The marriage of Miss Rhi
Johnson to Mr. R?.y Barlow, prom
inent young ioiks of the Boardman
community, was solemnized at the
home of the bride's parents. Mr.
and Mrs. J. R. Johnson, last Satur
day evening, Rev. W. O. Miller of
Umatilla performing the ceremony
in the presence of immediate mem
bers of the families of the hrlde snH
bridegroom. The bride wore
gown of peach embroidered net and
Diacn silk and carried a bouquet of
Talisman rose buds. The bride
groom is the youngest son of Mr.
and Mrs. J. F. Barlow of Boardman
and formerly of Eieht Milp nnri a
brother of Charles Barlow of this
city, while the bride is the only
daughter of Mr. and Mrs. Johnson
of Boardman and also formerly of
the Eight Mile community. After
the wedding luncheon the vnnncr
couple left on a short wedding trip.
They will make their home in
Boardman where Mr. Barlow is the
popular young manager of the Red
& White store. Mrs. Barlow is the
Gazette Times correspondent at
Boardman, and this naner -fnina
their many friends in extending
them well wishes.
Mr. and Mrs. F. L. Kenton. Mr
and Mrs. Ralph Kenton and son
were in the city over Saturday.
coming up from their Pnrtlanri
homes. Mr. and Mrs. F. L. Kenton
and son Ralph are former Heppner
ites, having left here twenty years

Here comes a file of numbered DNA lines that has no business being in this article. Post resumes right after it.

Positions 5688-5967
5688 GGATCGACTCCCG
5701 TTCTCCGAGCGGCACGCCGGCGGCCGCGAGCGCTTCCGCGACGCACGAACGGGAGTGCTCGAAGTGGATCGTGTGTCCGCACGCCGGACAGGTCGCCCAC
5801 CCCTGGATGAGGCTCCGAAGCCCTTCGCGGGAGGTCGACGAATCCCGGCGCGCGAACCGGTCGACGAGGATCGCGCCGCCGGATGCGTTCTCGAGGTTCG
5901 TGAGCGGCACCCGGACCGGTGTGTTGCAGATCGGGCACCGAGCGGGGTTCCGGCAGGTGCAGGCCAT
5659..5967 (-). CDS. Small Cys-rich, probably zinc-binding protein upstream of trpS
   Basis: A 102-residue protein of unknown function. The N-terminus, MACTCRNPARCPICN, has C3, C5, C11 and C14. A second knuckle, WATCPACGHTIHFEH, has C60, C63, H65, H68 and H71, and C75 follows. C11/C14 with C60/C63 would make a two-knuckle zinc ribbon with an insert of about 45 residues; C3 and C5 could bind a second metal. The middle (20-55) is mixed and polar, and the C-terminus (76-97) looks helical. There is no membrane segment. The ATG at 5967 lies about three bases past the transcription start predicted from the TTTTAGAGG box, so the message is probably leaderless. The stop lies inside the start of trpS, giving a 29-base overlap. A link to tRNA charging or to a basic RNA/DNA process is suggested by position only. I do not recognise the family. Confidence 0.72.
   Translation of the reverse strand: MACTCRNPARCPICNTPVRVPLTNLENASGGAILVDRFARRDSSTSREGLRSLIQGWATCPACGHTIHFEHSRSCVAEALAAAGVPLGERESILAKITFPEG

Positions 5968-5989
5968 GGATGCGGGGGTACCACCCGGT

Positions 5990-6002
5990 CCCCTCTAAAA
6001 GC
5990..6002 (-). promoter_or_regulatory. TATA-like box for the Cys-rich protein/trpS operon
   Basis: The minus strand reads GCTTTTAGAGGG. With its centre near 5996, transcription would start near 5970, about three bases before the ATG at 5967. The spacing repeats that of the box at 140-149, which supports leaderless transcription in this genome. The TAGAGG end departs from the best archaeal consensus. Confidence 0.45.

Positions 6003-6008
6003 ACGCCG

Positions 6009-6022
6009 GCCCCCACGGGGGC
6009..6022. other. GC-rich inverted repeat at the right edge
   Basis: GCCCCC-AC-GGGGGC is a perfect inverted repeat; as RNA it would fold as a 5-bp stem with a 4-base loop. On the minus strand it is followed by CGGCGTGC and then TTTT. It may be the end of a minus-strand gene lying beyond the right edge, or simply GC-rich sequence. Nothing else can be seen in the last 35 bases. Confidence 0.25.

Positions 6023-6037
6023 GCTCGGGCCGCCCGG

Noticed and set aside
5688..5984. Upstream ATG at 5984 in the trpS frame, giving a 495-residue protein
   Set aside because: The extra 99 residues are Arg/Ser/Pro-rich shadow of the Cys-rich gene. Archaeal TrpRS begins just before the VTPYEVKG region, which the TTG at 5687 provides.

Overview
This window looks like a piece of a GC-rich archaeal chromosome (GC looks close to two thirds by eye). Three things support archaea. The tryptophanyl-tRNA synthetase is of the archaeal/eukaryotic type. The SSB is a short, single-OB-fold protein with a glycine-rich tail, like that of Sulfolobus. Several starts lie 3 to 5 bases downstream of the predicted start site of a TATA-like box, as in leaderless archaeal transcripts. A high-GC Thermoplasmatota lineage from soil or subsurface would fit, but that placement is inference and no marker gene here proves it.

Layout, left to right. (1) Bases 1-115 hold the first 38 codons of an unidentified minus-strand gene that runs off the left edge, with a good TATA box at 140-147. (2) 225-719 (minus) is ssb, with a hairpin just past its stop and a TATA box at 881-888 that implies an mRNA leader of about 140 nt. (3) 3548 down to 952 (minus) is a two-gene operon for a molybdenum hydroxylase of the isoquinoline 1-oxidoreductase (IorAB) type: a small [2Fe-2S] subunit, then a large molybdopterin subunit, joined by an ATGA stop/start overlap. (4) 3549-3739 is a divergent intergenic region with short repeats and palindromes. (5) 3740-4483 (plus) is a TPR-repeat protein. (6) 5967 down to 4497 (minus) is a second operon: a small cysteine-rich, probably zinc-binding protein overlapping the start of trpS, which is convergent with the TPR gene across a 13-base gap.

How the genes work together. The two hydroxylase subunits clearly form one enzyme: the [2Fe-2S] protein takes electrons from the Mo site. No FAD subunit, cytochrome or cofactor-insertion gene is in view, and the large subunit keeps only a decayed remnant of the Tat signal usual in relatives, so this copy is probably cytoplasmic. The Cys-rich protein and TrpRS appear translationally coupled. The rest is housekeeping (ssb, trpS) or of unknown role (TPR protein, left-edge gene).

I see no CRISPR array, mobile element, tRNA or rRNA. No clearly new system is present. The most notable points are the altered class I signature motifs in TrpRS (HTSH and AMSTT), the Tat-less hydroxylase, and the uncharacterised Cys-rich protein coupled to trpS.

ago, shortly after the graduation of
"Tige" (Ralph) from Heppner high
school. The elder Mr. Kenton was
employed for a number of years as
bookkeeper for the then large mer
cantile firm of Minor & Co.
Tige, noted for his mechanical
accomplishments as a youth in
Heppner, among which wan tha
building, with the aid of Lawrence
Shutt, of the city's first and only
airship, later graduated in engin
es mS at uregon state college and
is now employed as an engineer in
Portland. The airship which Tige
built was in the nature of a glider.
On Its maiden trip it carried Tige
through the air some hundre.l
yards, reaching a height of some
30 feet above the hill west of town,
uien nose-aivea to destruction, jarr
ing but not hurting the young aviator.
(Continued on Page Six)
FOREST SCHOOL ON.
The annual training school for
forest service employees in prepar
ation for the oncoming fire season
convened yesterday at Tupper ran
ger station with rangers, lookouts,
members of emergency fire crews,
and olllclals of the Umatilla Na
tional forest In attendance. The
school ends tomorrow.
PUSSYFOOT JOHNSON COMING
"Pussyfoot" Johnson, noted pro
hibition worker, and Dr. Gales will
speak at a meeting sponsored by
the local Womens Christian Tem
perance Union at the Church of
Christ next Tuesday evening. An
Invitation is extended the public to